24. It really does show though how innocently a slip up can snow ball on you. A small indiscretion with the intention of making it right next paycheck leading to a pile of them and a hopeless debt. Clearly she was more comfortable with her punishment than she was with the ongoing guilt even if she couldn’t quite stop. People make mistakes and she paid pretty dearly for hers as regards time lost with her son and Red seemed like a very decent person. I am glad that your relationship was able to be left in its innocence until you were old enough to reconcile what you knew to be her true character with the mistake she paid so dearly for.

    1. I’m still thinking about the situation, and other questions have come. For example, they were living with Red’s mother, who was caring for the baby. I wonder what role, if any, she played in a divorce taking place so quickly. Many questions are unanswerable, of course.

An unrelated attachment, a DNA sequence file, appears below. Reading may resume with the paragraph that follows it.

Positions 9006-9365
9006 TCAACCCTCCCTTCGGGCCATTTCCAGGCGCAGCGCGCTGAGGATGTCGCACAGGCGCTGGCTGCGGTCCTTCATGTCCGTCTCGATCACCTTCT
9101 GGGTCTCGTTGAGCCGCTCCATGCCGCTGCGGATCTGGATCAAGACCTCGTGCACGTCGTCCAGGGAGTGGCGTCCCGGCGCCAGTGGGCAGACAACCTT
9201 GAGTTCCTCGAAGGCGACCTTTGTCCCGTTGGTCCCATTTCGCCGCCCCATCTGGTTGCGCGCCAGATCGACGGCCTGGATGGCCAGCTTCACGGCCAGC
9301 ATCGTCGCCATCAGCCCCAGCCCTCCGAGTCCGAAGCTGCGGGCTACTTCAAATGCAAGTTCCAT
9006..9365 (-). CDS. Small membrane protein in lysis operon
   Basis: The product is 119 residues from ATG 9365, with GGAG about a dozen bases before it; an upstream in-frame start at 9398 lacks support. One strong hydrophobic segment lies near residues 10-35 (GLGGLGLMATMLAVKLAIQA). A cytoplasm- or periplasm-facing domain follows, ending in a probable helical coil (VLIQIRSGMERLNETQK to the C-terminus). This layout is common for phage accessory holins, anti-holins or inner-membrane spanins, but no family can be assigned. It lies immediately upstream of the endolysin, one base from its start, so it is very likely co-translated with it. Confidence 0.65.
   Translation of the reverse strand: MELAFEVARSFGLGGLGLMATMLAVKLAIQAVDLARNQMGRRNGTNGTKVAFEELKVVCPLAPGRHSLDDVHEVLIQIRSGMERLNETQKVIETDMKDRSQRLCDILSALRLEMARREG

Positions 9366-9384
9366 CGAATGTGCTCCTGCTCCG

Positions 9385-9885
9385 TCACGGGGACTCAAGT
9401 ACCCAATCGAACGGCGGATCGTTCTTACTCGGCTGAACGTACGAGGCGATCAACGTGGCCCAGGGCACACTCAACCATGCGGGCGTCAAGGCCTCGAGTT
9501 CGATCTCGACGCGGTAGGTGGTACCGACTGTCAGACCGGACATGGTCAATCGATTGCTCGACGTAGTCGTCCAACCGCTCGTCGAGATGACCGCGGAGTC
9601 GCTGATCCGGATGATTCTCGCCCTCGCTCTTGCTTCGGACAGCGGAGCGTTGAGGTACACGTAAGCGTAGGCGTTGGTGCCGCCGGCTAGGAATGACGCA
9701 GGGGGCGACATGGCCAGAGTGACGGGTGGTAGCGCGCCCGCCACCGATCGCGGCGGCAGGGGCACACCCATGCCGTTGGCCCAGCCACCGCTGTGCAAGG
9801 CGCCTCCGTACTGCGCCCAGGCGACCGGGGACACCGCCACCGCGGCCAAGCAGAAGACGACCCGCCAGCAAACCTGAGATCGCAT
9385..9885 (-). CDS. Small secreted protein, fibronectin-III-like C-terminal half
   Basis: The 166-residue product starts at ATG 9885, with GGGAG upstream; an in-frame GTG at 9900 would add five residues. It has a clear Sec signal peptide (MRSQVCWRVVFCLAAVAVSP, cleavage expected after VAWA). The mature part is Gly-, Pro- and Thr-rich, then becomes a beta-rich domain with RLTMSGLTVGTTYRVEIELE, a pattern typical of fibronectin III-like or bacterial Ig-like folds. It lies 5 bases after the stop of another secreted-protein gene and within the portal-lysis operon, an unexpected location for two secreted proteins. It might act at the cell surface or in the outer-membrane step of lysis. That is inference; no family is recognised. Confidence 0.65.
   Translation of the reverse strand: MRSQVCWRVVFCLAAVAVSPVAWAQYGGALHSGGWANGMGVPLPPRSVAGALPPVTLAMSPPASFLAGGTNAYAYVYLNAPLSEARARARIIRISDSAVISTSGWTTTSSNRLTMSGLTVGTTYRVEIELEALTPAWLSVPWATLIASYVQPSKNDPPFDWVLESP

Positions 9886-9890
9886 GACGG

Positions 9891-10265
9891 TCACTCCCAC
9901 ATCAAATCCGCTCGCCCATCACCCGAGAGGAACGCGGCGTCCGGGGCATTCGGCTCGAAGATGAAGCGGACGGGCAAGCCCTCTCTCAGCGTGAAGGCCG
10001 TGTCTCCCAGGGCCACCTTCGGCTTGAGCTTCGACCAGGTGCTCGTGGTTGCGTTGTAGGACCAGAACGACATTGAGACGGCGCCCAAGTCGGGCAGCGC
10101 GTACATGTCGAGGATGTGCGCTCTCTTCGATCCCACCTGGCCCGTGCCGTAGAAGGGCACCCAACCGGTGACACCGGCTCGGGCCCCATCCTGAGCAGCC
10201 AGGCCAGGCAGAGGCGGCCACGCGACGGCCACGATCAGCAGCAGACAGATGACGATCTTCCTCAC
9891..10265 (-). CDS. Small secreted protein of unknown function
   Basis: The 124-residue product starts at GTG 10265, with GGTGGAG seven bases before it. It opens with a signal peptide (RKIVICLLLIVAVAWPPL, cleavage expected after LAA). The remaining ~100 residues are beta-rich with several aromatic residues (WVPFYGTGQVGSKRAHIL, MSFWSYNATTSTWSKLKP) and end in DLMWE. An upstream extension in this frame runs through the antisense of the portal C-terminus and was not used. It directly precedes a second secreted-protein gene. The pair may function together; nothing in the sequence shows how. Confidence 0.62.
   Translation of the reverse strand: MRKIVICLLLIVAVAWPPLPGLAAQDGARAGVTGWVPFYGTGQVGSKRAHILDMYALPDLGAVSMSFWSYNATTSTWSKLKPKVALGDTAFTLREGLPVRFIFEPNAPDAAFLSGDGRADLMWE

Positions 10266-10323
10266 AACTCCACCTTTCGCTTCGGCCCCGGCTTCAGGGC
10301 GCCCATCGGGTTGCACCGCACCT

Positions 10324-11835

Still, the famous lines from Walter Scott’s “Marmion” certainly apply: “Oh, what a tangled web we weave, when first we practice to deceive.” It occurred to me in the process of writing this that, usually, the web is meant to trap other creatures, but in the case of deception, it’s the spider spinning the web who is herself entrapped.
      Too bad I never thought of that in high school English.

      In the end, the discoveries have only made me regard my aunt, and my dad, and my grandparents, with even more affection and respect. Events like this can spin a family out of control, but they managed, as Faulkner would say, not only to endure, but to prevail.